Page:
- The Washington Times - Monday, February 26, 2001

ANNAPOLIS "Let me out of here" squeals a voice from somewhere as you enter the office of one of Maryland's most powerful political forces.
Jaw dropped, blue eyes wide and hand at his cheek feigning surprise, William Donald Schaefer welcomes a visitor to his work space.
"It's behind that picture," he confesses. It turns out to be a talking motion detector, a gift from one of a loyal legion that has stuck by Mr. Schaefer through 16 years as Baltimore mayor, eight years as governor and, now, during his return to public life as state comptroller an office he has remade in his inimitable image.
True, Louis Goldstein and 40 years of his "God Bless Y'all Real Good" folksiness were a hard act to follow.
Many would-be successors might have run the risk of becoming wallpaper.
Not Mr. Schaefer with his "do-it-now" motto who jumped, rubber ducky in hand, into the national conscious in July 1981 when he kept a promise to swim with the seals if his city's National Aquarium wasn't completed on schedule.
Nobody expected Maryland's Democratic comptroller and former governor to sit quietly in his office when he returned to elective office in 1999. But they have sometimes been taken aback by the ferocity of his warfare against Gov. Parris N. Glendening.
Nor did they foresee his move to deploy armed agents in a sting against unlicensed after-hours clubs in Baltimore for selling liquor and not paying taxes.
They should have known better. What on earth made them think he'd change?
On a rainy morning recently, Mr. Schaefer talked about the latest chapter of his political life over pancakes and eggs at Cookie's Kitchen diner near his Pasadena residence.
He continued the conversation later during a drive through Anne Arundel and Prince George's counties to examine land Mr. Glendening says the state should buy to prevent any environmental damage that could come from building on it.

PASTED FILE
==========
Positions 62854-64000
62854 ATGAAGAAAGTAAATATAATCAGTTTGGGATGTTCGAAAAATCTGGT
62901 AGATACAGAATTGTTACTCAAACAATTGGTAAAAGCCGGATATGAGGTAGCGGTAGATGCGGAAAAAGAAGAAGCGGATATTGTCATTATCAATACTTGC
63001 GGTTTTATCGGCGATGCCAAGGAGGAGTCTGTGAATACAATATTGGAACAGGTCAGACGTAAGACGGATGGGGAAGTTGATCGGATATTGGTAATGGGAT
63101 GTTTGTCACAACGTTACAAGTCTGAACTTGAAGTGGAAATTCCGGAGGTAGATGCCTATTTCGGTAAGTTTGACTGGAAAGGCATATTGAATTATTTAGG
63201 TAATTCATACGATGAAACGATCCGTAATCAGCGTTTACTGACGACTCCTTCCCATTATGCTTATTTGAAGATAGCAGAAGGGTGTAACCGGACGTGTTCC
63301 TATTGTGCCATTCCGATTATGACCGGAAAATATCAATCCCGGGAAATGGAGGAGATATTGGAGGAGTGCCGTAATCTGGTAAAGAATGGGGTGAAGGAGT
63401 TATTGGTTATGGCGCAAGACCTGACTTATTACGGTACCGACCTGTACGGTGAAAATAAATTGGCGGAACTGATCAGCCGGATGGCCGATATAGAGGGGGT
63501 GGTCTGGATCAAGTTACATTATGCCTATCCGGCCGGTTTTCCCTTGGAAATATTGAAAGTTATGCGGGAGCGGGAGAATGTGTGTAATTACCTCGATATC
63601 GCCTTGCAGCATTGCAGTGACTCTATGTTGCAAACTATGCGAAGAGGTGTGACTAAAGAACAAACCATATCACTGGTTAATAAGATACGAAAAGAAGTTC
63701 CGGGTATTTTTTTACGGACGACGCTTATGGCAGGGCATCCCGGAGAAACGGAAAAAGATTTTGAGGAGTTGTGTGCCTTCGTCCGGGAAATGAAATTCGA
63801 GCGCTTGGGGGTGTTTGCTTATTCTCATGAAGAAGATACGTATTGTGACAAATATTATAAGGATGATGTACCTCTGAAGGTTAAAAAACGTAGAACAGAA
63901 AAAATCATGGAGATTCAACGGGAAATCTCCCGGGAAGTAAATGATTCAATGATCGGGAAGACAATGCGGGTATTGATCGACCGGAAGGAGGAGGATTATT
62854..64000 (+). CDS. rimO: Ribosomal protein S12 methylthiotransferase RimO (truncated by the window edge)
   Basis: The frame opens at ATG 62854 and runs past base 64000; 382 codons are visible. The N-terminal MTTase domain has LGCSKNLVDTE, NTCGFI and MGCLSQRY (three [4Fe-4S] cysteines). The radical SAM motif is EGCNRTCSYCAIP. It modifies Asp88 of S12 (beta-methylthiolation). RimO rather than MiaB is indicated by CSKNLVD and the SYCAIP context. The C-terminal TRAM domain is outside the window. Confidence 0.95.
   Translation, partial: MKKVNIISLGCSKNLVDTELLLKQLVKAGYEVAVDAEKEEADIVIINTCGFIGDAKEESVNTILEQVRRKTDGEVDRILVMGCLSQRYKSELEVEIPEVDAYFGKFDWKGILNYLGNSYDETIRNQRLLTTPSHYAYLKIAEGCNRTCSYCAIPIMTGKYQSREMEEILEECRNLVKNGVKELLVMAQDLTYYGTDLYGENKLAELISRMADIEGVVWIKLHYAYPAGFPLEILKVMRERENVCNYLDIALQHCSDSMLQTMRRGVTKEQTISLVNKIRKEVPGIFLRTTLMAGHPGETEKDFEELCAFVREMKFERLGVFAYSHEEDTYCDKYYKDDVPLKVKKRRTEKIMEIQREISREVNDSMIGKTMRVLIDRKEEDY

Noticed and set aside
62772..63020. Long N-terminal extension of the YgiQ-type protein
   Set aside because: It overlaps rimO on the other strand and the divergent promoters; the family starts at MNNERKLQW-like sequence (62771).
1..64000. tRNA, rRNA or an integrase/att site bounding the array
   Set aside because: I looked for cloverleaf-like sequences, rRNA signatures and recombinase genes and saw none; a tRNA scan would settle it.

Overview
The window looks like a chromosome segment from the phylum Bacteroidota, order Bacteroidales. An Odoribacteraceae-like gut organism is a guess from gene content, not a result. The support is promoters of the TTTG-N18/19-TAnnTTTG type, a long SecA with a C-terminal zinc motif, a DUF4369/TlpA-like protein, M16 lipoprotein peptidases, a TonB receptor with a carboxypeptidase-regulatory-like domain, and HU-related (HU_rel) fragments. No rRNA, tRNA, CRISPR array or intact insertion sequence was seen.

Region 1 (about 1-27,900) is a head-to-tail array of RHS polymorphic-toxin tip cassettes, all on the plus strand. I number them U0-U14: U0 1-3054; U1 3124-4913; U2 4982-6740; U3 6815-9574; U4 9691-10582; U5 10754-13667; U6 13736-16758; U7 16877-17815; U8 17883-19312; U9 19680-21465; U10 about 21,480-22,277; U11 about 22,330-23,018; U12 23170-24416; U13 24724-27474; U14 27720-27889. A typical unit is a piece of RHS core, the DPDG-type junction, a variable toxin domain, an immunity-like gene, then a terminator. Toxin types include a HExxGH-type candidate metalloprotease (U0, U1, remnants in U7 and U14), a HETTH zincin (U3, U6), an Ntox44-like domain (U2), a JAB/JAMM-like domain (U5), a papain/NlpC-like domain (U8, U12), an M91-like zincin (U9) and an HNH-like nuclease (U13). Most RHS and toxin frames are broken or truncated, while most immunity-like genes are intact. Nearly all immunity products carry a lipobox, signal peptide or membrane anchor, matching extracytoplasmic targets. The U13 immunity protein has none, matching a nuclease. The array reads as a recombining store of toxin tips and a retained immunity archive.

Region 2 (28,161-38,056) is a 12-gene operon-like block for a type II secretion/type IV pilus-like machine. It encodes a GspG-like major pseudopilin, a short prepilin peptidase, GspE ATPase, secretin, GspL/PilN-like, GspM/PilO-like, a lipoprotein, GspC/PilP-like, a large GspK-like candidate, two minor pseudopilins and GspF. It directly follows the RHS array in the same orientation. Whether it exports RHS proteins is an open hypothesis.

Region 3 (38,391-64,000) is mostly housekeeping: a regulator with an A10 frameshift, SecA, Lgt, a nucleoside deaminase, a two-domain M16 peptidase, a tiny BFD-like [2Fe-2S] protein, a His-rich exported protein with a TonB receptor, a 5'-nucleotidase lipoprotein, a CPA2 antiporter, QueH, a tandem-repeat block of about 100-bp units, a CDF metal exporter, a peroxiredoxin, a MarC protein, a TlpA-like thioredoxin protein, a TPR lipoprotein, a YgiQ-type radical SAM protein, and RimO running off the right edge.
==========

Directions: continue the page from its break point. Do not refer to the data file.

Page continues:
His thoughts on the subject were made Schaefer-clear recently. "Buying land for the sake of buying it, I think it's dumb as hell," Mr. Schaefer said after hearing Department of Natural Resources Undersecretary Mike Nelson and staffers make a plea to buy wetlands to save the crested yellow orchid and a stand of giant cane, the state's only native species of bamboo.
In Mr. Schaefer's mental ledger of favors done and favors owed, Mr. Glendening might be the indirect beneficiary of a favor owed to someone else.
Mr. Schaefer wouldn't even be thinking about approving such a purchase, he said, if Delegate Joan Cadden, Anne Arundel County Democrat who chairs the House Appropriations subcommittee on public safety and administration, hadn't been very good to him when his budget came before her.
Such is the nature of Maryland politics. You pay your debts. Even if it sticks in your craw.
"Remember the governor spends money like it's going out of style," he reminded his entourage.
Time mellows many people. It can even smooth mountain ranges. But 77 years haven't taken the edge off Mr. Schaefer.
His title and powers are different, but he still wears his heart and venom on his sleeve. Where Mr. Goldstein acted as an ambassador for the state, Mr. Schaefer took what is a behind-the-scenes job that many voters can't pronounce (it's Kom-troller, not Kompt-troller) and turned it in a political center stage.
Last year, in a head-turning stunt, he went around to county fairs wearing a cape and carrying a crystal ball, supposedly to find Marylanders who had an unclaimed tax refund coming.
Longtime aides say when he's happy, so is everyone around him. When he's not, watch out. Mr. Schaefer isn't governor anymore, but he still insists on getting his own way even if enemies and some friends get their toes mashed.